Emerging Technologies: Mobile Banking, Remote Capture Are Key to Attracting Gen Y

Today's Hottest Solutions Are All About Securing Tomorrow's Customers Mobile banking, Web 2.0, remote check capture - they're among the emerging technologies that appeal most to banking institutions. The key driver: the chance to offer more services to customers, and also cut costs through the further automation of banking transactions.

We recently spoke with leaders of the top banking solutions vendors to get their perspectives on the emerging technologies with the greatest buzz in the marketplace. Their responses range from the obvious -- mobile banking and bill pay - to more global concerns such as international payment systems and multi-language services.

The Year of Mobile Banking?
The internet sparked this industry-transforming change from physical to electronic banking. Now the march continues with mobile banking via smart phones and other devices aimed to reach the 200 million cell phones in the United States.

Tom Wachtl, Corporate Senior Vice President and Chief Technology Officer for FISERV's Online Banking Group, says there has been a "huge buzz in the industry about mobile banking, from trade magazines and vendors saying its finally here -- the three moons have aligned."

Institutions are asking for mobile banking solutions, agrees Dottie Yates, Vice President of Product Management ePayments/eBanking at Fidelity Information Services (FIS). "The biggest area of interest this year seems to be mobile banking and mobile bill pay," she notes.

Dave Fortney, Chief Technical Officer at Metavante says his company has several strategic initiatives for its clients that want to offer mobile banking. Metavante recently bought half-interest in a company, Monetise Americas, which is co-owned by a British firm, Monetise UK. Monetise Americas offers mobile banking and payment services to 30 institutions in the US since it was formed in Fall 2007.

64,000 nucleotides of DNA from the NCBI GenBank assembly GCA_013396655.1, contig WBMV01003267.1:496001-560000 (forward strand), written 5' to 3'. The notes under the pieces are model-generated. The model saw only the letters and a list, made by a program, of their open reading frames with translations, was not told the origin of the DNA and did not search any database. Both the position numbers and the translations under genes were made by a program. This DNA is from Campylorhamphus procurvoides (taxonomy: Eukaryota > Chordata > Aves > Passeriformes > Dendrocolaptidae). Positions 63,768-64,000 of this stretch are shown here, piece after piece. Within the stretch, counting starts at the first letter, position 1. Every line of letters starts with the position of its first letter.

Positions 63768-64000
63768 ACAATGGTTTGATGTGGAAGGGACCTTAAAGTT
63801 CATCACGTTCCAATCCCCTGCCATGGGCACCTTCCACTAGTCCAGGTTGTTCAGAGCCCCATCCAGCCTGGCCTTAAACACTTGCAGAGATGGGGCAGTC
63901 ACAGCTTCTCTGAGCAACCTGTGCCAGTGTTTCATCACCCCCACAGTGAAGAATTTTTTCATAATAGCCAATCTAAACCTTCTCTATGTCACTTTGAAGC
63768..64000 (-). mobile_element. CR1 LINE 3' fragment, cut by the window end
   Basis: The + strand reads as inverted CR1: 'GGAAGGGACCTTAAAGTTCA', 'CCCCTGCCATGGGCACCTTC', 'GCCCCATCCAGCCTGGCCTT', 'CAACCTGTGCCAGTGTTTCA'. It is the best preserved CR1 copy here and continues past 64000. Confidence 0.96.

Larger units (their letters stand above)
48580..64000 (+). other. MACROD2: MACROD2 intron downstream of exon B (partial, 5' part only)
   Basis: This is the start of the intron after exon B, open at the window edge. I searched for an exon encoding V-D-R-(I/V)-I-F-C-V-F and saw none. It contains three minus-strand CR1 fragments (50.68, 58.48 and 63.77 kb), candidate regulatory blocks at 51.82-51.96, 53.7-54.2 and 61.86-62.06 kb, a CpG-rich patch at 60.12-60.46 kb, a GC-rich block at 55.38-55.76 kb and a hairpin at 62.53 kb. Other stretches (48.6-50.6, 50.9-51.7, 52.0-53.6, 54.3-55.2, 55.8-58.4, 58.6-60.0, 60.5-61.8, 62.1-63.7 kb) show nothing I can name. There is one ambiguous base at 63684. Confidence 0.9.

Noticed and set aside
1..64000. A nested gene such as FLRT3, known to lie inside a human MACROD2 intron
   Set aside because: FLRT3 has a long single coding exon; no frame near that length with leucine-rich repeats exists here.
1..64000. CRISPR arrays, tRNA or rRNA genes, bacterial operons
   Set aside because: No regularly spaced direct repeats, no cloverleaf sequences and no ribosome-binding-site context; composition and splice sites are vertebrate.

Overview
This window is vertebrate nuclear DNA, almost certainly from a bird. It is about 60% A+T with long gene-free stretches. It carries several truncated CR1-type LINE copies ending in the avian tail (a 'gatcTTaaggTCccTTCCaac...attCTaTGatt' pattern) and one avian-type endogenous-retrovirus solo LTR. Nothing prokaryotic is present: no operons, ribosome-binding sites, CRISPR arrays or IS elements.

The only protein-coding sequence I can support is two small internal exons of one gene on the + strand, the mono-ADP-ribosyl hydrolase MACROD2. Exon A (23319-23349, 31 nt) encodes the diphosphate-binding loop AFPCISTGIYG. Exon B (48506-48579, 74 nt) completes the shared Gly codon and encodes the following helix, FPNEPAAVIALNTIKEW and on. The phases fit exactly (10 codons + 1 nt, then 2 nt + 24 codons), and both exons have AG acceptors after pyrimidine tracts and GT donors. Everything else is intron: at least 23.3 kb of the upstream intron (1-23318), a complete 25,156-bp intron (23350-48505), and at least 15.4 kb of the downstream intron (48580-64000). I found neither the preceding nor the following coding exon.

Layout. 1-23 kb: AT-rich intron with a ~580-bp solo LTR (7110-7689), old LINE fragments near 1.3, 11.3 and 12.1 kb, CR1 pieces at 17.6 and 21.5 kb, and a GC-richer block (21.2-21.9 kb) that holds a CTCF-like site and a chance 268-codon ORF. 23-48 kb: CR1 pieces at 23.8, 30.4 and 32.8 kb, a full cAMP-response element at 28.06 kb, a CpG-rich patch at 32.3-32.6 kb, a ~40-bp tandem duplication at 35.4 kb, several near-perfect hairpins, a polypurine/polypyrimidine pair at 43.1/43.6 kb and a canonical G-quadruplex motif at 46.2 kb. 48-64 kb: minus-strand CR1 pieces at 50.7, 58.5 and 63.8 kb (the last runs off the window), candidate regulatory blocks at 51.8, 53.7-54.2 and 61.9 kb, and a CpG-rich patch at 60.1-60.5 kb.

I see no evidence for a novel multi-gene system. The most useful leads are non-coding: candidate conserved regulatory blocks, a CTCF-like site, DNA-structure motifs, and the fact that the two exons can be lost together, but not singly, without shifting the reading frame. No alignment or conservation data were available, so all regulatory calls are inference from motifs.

Fortney notes the decision to partner with a British firm was because the UK, along with the rest of Europe, is ahead of the U.S. in offering mobile banking transactions. The technology Monetise UK developed is now running at Metavante. "We're offering as a first phase, banking transactions including balances, mini statements and transfers -- all are similar to our online banking solution," Fortney says.

Every one of Metavante's product lines has some plan to utilize mobile banking. "That is why we partnered with Monetise UK and invested in a company that is pushing the envelope," he says.

The success model for mobile banking is already seen in the use of services such as text messaging by the Gen X and Gen Yers, says Wachtl. He sees an interesting spin on the evolution of mobile banking. "I expect that mobile banking will look a lot like online banking did in the late 1990s, as far as adoption rates go." But as institutions ramp up in the next five-to-seven years Wachtl imagines "Anywhere from 20 to 30 percent of the population will use mobile banking."

The evolution of mobile banking technology will mimic the early days of ATMs, where all banks had their proprietary bank networks that would only accept that bank's ATM cards. "Eventually all of that got worked out, and based on adoption or market demands, mobile banking will become a ubiquitous service and there will be some standards, phones will have a chip in them that can work in anyone's point of sale system," notes Wachtl.